China is poised to gain snooker glory as it dominates the sport

Zhao Sangrui, a snooker instructor in the western city of Chengdu, said China would be a “great encouragement” for a world champion to adopt a crew sport like any other country. With the start of the sports flagship event on Saturday, he may soon get his wish.

The annual World Snooker Championships will be held at its traditional theatrical UK home for the next two weeks, but by far the biggest interest will be in China, where top-name matches will later be rap audiences from Shanghai to Shenzhen.

The rapid development of snooker in China has already added this which is already a significant commercial opportunity in the most populous countries in the world. An estimated 50 million players regularly make a commitment in China.

The Chinese population, which has been watching big events on television for decades, has dwarfed the population of most European countries. An estimated 1.5 million people will follow the competition on state-owned CCTV this year, with more listeners continuing to operate on mobile phones this season.

“We’re seeing some huge amounts of viewership online,” says Miles Pierce, commercial director of World Snooker, which manages global tournaments for the sport. “Two or three years ago [mobile viewing] There wasn’t even a market for us. Now I think we will only watch 500m video online in China. “

Children play snooker in Gansu Province প্র Almi

About one-third of the world snooker tour events are held in China, including the Shanghai Masters and the Evergrand China Championships, sponsored by one of the country’s largest property developers.

Pierce said the sport was looking at more events as coronavirus travel restrictions were reduced. He pointed to enticing partnerships with Chinese companies, including Xingpai, the maker of sports-specific green tables.

The rise of snooker echoes a broad push by the Chinese government to increase its presence in world sports, especially football, although the country’s league is under financial pressure as a result of its ties to the big teams.

A feature of Chinese games is the perfect number of young players. An expert academy in Beijing, launched in 2013 and backed by former world champion Steve Davis, has encouraged a number of young players on the world stage.

The World Championships in China are expected to fill the shoulders of 21-year-old snooker veteran Ian Bingtao, who won the prestigious Masters tournament in January this year. There is also the experienced player Ding Junhui, who is the first Chinese player to gain worldwide recognition in the sport.

Out of a total of 126, 22 are playing in China, and five of the 32 participants in this year’s World Championships are from China.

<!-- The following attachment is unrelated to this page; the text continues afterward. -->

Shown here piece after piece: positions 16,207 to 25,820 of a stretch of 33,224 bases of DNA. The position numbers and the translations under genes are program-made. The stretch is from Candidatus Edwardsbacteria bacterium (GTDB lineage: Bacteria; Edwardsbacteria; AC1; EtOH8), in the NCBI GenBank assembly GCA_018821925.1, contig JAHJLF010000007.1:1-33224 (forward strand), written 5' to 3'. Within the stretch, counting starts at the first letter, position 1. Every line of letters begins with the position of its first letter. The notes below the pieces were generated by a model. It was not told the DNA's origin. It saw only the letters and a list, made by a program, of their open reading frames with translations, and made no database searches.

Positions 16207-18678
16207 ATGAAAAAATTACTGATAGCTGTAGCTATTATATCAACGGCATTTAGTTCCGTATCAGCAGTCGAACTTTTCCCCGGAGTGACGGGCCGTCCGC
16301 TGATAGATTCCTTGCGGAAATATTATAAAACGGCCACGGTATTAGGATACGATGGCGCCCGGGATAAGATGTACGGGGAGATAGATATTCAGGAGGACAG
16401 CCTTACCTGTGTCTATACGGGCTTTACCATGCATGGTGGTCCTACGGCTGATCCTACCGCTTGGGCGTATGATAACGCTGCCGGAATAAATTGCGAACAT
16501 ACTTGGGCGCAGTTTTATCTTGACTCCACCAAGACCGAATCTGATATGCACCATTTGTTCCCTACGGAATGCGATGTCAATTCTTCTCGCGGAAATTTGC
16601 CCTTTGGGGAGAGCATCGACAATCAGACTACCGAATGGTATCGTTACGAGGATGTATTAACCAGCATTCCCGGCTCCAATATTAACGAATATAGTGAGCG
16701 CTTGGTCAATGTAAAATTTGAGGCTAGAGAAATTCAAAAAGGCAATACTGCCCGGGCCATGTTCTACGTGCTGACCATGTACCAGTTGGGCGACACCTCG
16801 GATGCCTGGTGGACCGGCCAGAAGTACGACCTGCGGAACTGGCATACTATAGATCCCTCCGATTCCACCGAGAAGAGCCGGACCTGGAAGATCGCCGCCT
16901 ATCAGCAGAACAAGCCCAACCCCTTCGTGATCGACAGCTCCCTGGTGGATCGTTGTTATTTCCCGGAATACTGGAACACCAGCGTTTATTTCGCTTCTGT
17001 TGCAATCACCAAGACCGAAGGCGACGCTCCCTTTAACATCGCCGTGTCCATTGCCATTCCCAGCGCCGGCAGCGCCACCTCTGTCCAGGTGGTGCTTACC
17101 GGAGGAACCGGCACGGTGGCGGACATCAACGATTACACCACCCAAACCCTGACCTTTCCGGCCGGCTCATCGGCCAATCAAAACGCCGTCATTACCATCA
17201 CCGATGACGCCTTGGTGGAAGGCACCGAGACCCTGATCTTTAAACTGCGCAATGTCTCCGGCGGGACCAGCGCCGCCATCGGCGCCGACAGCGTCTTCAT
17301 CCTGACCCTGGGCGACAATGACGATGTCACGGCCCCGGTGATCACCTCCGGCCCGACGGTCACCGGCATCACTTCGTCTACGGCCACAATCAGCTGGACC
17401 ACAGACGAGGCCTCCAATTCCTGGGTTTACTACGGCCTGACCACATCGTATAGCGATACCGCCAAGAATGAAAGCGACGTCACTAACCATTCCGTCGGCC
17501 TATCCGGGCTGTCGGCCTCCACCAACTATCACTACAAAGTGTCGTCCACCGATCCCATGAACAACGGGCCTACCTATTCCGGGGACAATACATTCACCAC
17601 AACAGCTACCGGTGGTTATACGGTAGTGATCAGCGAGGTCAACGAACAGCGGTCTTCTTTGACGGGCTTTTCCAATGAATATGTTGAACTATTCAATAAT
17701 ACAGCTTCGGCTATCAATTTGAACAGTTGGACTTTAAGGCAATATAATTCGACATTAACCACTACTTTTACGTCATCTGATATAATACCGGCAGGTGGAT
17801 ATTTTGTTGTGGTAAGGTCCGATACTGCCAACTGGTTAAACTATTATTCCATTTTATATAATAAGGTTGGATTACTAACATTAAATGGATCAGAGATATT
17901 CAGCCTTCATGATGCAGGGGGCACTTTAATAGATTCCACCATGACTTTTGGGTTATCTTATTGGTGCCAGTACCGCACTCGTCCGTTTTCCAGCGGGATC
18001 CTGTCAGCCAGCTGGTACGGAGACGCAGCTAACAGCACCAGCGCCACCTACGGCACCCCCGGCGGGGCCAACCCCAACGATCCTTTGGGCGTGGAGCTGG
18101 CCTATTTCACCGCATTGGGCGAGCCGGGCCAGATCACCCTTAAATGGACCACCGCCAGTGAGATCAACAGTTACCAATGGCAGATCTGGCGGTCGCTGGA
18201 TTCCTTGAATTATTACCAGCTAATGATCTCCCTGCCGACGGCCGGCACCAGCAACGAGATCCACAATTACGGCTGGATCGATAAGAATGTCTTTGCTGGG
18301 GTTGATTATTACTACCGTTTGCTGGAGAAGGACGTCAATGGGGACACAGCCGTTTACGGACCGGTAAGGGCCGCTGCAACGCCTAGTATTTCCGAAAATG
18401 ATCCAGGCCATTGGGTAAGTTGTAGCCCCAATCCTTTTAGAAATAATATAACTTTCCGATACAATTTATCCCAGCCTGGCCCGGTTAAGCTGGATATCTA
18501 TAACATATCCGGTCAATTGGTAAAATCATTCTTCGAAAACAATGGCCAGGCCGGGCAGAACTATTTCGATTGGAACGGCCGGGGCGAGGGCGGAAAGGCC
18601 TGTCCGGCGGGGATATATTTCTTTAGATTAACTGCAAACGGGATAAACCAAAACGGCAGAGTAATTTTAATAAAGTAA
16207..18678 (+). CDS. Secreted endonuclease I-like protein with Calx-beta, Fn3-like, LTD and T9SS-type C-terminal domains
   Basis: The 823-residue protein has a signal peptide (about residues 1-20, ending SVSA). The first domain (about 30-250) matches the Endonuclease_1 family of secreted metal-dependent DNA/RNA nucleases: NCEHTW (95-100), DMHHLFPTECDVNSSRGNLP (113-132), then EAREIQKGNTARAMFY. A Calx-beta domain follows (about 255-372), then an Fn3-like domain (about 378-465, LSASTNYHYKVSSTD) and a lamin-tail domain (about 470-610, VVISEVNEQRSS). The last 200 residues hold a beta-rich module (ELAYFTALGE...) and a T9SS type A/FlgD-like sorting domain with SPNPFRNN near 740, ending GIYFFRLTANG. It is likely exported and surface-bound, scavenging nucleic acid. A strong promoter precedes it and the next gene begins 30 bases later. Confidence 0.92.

Ding Junhui at the 2017 World Championships Snooker
Ding Junhui Paul Ellis / AFP / Getty Images at the 2017 2017 World Championships in England Snooker

The rise of elite snooker players is just one element of the growth of crew sports in China, it is itself part of a period of intense urbanization and a power shift in recreational opportunities that is not yet complete.

Snooker, which originated in the British Army in nineteenth-century colonial India, and a game similar to pool, emerged as a popular period in China’s rapidly evolving culture. Big cities like Beijing and Shanghai can boast hundreds of snookers and pool halls.

Players at the air-conditioned basement pool club in Beijing test their phones while traveling on tables.

Originally a young professional from Hebei province and his friend – who said they would tune in to see the snooker this weekend – noted that they were far from cry when they played outside in the 1990s, even in the depths of winter.

“None of them are around these days yet,” one of them said, keeping an eye on the next shot.

Pierce warned that there was no guarantee that China would dominate the sport even after the investment, adding that the expansion of the game to new markets like India, its popularity in Germany and Eastern Europe, and its enduring strength in the UK. “I think there’s a lot of competition,” he said.

Yet he agreed that if Ian could win the tournament, it would be “too, too big” for snooker in China.

The director of a Shanghai snooker club doubted the young man would claim the first world crown on behalf of China, but was more assertive about the six-time winners and ruling champions Ronnie and Sullivan, who began his defense on Saturday. “She is OK. . . I watch him play and learn a lot, ”he said.

Additional reporting by Wang Jiukiao of Shanghai

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